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Being a Real Estate Agent in a Hot Market | Worth Properties

by Pablo Fuentes | Last Updated October 4, 2017
Being a Real Estate Agent in a Hot Market | Worth Properties

Caroline Cook was a stay at home mother with three children (now four) when she decided to venture back into the workforce and become a real estate agent.

The initial stage for this career change was tough. She was pregnant with her fourth child and attempting to sell $4 million worth of property during a down market in 2009.

However, she not only persevered, but thrived.

She still loves what she does and besides somehow managing to raise four children while working full time, she had time to write a book about her ministry involvement in Haiti.

Caroline is an amazing woman and we are excited to have her as today's guest on Small Business War Stories.

Listen to the podcast:

The Soul of America Tour

This episode is part of the Soul of America tour sponsored by Tecovas Boots, Badger Maps, and Impact Dog Crates. During April 2017, I drove with my six month-old puppy Muddy Waggers, my guitar, and my podcasting equipment with the goal of recording podcast episodes with small business owners throughout the heart of America.

Show Notes

A summary of our interview with Caroline Cook from Worth Properties is below.

You can use the links below to jump to your interests.


Nashville's been a really exciting market, and I really want to learn a little bit more from you about what it's like to be in real estate. Before we go to that, how did you get into this? Why did you start in the real estate business?

Caroline Cook: Well, I really didn't want to. My husband is a great builder in town. He was building a bunch of houses and we were working with lots of different real estate agents. There was just kind of a point where it was stupid that one of us was not an agent. I think the deal breaker was one of our agents walked up to my husband and hit him and said, "Hey, thanks for my new Lexus." That was the day Wes came home and said, "I'm not doing this anymore. We got too many kids to be buying people Lexuses."

I was hesitant to get into it because I had been a stay-at-home-mom. At the time, I had three. I don't know; it just seemed daunting to me to get into it. I got my license and then realized I had to join a firm. Then I realized I loved it. I loved being with people, I love homes, and I had a great segue because my husband is a really great, as I said, high-end builder. I immediately had a great group of people that wanted me to help them.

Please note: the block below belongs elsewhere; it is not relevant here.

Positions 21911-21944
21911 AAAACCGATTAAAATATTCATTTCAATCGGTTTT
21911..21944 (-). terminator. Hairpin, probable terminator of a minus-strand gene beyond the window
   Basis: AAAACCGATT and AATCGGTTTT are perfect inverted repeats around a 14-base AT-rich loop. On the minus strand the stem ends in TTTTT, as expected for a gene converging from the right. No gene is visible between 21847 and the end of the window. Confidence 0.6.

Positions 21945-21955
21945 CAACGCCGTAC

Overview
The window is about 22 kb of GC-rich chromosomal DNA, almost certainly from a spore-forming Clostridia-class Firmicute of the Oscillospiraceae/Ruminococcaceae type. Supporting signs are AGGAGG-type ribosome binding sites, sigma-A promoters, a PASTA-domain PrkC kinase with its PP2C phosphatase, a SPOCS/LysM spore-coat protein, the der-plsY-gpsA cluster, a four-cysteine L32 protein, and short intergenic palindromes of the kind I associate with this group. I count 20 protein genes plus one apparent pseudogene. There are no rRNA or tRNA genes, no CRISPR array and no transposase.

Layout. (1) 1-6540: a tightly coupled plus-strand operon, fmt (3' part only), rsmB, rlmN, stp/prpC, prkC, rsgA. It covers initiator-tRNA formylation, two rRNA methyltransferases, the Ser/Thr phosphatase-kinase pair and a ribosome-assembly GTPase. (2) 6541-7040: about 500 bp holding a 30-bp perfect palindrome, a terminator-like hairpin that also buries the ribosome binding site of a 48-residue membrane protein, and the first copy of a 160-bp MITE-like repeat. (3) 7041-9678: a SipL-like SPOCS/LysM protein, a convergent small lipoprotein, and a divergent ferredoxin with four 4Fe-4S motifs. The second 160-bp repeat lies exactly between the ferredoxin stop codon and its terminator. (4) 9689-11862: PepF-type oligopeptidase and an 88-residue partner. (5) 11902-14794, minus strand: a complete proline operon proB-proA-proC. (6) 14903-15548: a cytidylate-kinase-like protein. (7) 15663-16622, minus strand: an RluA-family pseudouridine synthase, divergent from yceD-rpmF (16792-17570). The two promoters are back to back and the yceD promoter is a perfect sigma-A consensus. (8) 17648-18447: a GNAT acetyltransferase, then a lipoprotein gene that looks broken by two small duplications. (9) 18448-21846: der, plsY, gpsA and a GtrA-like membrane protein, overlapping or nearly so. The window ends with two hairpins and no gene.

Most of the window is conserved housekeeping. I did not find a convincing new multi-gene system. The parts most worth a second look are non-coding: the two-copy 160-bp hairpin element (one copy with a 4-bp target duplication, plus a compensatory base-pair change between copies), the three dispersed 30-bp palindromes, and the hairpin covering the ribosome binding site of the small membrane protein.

And, you had a natural pipeline of properties, right?

Caroline Cook: Correct.

Is that still the main set of properties you sell?

Caroline Cook: It's not. Back when I got my license, my husband was doing spec houses.

Can you explain just a little bit what spec houses are?

Caroline Cook: Yeah. He would buy a lot, build a big old house. His were usually right under $2 million, so they were big ticket items. A lot of firms were interested in having me join their team. Then, he really only does customs now.

What's the difference between a custom and a spec?

Caroline Cook: Really different. Custom is when someone employs him to build their house. A spec is when it's on my husband's dime and he builds it, and then sells it. That's how he makes money.

Tell me a little bit more about the real estate market here in Nashville. First time I came to Nashville, I want to say it was about seven or eight years ago, and it's changing a lot. There's a lot of stuff going on. It's one of the southern economy's engines of growth. That has to affect the real estate market. Tell me, what's that been like?

Caroline Cook: Oh, it's been great. It's interesting because I got into real estate in 2008, right before the big fall. Nashville really did experience it, a low point. 2009, it was bad. "Really, I can't go anywhere but up" is how I looked at it. When I first got my license, immediately I had about $4 million of personal real estate on the market in a really hard time to sell.

It was a little stressful. I was pregnant with our fourth child. He was very small. I had to explain to the doctor, "I'm under a lot of duress right now trying to sell these houses," and no one was buying anything. It was stressful. We pulled through. Wes is doing great. He's building a ton of houses and I'm still loving it.

How are neighborhoods changing? How is it affecting affordability?

Caroline Cook: Gosh, there are a lot of different pockets in Nashville. With someone saying, "Well how hot's the market?", it just depends on the price range really. There are certain areas, Sylvan Park, it's just hot tamales. I was having lunch with a client last week who bought a house in Sylvan two years ago. Already, she can turn around and make a bunch of money. It's different near my house. We're in Belle Meade area, and it's still great over here. It's just a real different personality for each neighborhood.

I'm staying at a house in East Nashville now. It seems like the neighborhood is changing a lot. Can you tell me more about that?

Caroline Cook: Oh, that's just on fire. Yes. That are is not my forte. This area really is, and I'm real honest with people about that. I'm not a real estate agent that's in the office every day handing out my cards. I do most of my business in line picking up kids in the afternoon, which is a great audience.